The Kelaniya University’s Department of English hosted a ‘Tribute to a Beloved Lecturer’ to celebrate the life and work of the late Professor Manique Gunesekera. At the time of her passing she was Chair Professor of English at the university.
By Yomal Senerath – Yapa | Photography Vishwa Tharmagulasingham
Professor Gunesekera was born to an illustrious Ceylonese family. After schooling at the Holy Family Convent, Bambalapitiya, she chose to study English literature over what would surely have been a lucrative career in law. She was destined to spend her working life at the University of Kelaniya where she had been an undergraduate. At Kelaniya she became head of the Department of English, of the English Language Teaching Unit, and Dean of the Faculty of Graduate Studies. She was as much associated with Kelaniya as she was with Sri Lankan English, which essentially became her raison d’être.
The tribute evening of celebration began with a reading of Frost’s The Road Not Taken, Professor Gunesekera’s favourite poem, which mirrored her love for living life to the full.
After a brief welcome by Dr Romola Rassool of the English Department, prayers were read in all three languages. The two professors of the English Department, Maithree Wickramasinghe and Eisha Hewabowala, lit two solid pink candles and paid a collective floral tribute to the portrait of a person who was a mentor to them both.
Among the accolades paid to Professor Gunesekera was a ‘verbally animated tribute’ when two of her past students reminisced in a lively and humorous way about learning under the Professor. For a moment, memories of Professor’s larger-than-life self and her contagious humour became palpable. There was a commonality running through all the tributes, which reflected the manner in which Professor Gunesekera had influenced the life of all her students. Her strength of character and dynamic personality were an inspiration to all. Many past students remembered her kindness and support. Tributes varied from poems to letters, music and dance.
In one speech a student remembered one of Professor Gunesekera’s typical witty remarks: “Stop imitating her majesty’s accent or you may end up sounding like a disconnected Elton John.” This pet hate of pretend ‘accents’ was linked to her main cause, which was Sri Lankan English (SLE).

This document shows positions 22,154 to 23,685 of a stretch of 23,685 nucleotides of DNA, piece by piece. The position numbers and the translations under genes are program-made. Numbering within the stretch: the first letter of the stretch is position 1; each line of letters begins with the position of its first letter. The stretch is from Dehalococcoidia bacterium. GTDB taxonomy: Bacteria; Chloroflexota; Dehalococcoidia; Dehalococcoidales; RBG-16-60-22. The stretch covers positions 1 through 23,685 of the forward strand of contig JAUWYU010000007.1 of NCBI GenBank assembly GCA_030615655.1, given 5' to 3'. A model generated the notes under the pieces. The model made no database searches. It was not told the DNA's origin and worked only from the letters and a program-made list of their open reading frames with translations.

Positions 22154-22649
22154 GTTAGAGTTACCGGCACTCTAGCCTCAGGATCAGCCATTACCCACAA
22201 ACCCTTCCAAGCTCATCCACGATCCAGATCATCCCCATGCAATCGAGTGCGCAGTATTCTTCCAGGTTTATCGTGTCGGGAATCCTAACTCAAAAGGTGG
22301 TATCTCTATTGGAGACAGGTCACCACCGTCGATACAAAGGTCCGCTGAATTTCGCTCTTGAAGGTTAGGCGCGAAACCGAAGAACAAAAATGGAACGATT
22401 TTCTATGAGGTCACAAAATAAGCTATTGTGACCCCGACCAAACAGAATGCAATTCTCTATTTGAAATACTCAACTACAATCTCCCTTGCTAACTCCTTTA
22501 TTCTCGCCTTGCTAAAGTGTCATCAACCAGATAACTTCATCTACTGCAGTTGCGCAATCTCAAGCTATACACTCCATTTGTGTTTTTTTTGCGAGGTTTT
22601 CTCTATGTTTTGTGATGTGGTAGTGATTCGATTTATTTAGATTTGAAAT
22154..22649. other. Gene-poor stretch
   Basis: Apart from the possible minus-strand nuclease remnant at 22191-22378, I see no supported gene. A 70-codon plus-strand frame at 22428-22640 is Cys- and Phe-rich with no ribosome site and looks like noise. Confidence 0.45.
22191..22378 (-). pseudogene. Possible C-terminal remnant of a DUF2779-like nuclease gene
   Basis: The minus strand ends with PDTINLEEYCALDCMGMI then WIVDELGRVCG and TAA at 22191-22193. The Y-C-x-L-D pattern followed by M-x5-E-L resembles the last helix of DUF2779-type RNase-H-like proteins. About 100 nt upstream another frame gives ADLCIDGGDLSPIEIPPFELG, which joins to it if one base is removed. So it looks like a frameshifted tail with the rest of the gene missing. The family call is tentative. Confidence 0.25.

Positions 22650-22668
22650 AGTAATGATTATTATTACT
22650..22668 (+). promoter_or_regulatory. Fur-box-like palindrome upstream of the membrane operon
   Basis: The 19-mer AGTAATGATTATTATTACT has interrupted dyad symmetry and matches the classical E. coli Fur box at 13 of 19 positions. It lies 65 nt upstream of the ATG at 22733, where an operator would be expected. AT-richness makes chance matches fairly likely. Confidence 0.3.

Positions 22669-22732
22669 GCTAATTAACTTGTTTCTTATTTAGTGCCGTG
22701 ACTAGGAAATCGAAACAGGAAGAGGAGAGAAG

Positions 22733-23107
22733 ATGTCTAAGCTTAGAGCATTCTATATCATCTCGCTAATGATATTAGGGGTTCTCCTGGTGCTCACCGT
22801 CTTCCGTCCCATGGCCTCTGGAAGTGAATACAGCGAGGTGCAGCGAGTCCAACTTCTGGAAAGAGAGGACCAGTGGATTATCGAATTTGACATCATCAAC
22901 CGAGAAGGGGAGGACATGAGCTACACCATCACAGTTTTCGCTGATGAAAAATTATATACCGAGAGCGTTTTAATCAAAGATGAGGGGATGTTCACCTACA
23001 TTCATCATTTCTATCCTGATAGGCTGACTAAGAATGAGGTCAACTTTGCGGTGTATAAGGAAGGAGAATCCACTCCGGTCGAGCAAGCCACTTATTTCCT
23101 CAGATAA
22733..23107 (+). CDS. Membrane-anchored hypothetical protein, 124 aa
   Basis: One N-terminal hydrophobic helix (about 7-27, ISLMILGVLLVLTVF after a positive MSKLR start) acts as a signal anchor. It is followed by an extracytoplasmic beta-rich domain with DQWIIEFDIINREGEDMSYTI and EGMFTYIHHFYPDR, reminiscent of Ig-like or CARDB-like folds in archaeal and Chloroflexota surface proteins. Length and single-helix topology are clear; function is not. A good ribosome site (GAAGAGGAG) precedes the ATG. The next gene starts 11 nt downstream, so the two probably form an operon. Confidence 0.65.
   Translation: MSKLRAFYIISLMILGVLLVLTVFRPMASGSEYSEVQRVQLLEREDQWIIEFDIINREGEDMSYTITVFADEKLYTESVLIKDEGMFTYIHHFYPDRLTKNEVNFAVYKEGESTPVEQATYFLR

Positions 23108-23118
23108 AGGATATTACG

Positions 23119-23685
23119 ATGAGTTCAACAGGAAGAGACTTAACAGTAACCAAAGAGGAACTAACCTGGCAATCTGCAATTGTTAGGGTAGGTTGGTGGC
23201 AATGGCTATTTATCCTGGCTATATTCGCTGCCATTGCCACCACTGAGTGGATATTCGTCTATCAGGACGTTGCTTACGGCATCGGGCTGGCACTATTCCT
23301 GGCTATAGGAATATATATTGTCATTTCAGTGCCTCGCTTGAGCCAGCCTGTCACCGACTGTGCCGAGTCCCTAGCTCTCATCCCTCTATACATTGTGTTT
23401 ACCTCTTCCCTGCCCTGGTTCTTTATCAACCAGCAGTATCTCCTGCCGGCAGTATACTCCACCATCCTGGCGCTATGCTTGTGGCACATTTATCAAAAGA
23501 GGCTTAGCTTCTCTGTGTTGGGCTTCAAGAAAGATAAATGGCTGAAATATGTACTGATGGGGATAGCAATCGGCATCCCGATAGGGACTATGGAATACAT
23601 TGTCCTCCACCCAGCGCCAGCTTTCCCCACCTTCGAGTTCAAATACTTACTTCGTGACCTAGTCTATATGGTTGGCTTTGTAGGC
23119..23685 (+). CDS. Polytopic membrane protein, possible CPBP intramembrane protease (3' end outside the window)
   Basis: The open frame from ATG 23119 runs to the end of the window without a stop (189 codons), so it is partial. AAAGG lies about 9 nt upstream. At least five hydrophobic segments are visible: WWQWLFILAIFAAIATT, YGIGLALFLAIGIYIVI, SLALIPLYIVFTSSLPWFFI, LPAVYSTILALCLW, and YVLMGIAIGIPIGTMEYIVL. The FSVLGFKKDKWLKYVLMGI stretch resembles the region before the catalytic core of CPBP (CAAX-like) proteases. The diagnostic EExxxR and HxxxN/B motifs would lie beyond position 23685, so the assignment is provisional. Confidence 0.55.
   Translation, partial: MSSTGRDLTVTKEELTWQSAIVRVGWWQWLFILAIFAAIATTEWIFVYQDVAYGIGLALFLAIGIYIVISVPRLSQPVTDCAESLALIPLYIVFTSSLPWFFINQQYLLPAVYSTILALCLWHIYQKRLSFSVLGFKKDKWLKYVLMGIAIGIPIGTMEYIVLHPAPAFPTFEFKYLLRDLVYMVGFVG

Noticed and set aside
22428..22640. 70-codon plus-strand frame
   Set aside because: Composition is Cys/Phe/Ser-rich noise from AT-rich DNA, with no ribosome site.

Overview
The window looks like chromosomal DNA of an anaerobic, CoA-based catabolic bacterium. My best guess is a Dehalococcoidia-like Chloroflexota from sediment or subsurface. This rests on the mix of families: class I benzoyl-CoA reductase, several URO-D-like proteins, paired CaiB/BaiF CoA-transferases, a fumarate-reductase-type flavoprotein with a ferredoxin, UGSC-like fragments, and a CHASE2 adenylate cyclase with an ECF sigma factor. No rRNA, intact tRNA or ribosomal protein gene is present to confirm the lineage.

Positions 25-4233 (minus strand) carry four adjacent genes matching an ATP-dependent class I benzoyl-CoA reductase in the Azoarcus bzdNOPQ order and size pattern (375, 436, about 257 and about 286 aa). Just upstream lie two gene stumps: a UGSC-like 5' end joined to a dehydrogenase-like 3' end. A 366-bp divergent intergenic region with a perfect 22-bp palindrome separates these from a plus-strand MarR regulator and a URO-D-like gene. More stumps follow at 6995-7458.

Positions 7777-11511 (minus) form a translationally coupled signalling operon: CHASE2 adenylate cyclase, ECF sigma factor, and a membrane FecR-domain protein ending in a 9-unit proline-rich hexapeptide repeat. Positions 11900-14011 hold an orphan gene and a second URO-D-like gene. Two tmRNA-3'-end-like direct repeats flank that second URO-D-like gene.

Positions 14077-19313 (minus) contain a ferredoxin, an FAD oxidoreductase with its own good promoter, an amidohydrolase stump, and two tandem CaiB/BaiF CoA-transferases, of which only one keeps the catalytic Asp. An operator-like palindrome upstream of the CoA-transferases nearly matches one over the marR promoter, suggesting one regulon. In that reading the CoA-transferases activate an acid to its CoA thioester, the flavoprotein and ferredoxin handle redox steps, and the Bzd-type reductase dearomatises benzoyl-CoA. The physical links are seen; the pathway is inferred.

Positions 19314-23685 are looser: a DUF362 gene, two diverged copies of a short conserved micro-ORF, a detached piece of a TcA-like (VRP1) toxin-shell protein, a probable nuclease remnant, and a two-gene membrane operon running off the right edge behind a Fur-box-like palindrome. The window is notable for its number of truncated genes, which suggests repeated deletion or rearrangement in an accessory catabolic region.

Opinions vary enormously when conversation steers towards SLE, and the final word, it seems, will not be said soon. But Professor Manique’s battle to have SLE recognised as one of the world English languages was immense and she lent all her energy and charisma to the effort. Prof Gunasekera firmly believed that Sri Lankan English reflected the identity of the country and that it deserved a place among the Indian, South African, Australian or Nigerian varieties. Most of her research, including her book, The Post Colonial Legacy of Sri Lankan English, was aimed at this end.
In her 30 years of teaching English Language, Literature, Linguistics, and Business Communication, Professor Gunesekera fostered generations of students. They came from a variety of backgrounds, but they all, even those who were brought up to believe firmly in the supremacy of the Queen’s English, learned to see Sri Lankan English as our own variety of the language and grew to respect it. They also learned to shed any trace of sexism, classism or racism, which they might have harboured. They benefited from her large world view.
A highlight of the evening was the painting by the students of the Visual Arts, Design and Performing Arts Unit of Prof Gunasekera, which was completed in less than 15 minutes.
The Head of the Department of English, Dinali Fernando, concluded the evening by thanking those present and honouring the memory of Professor Manique Gunesekera.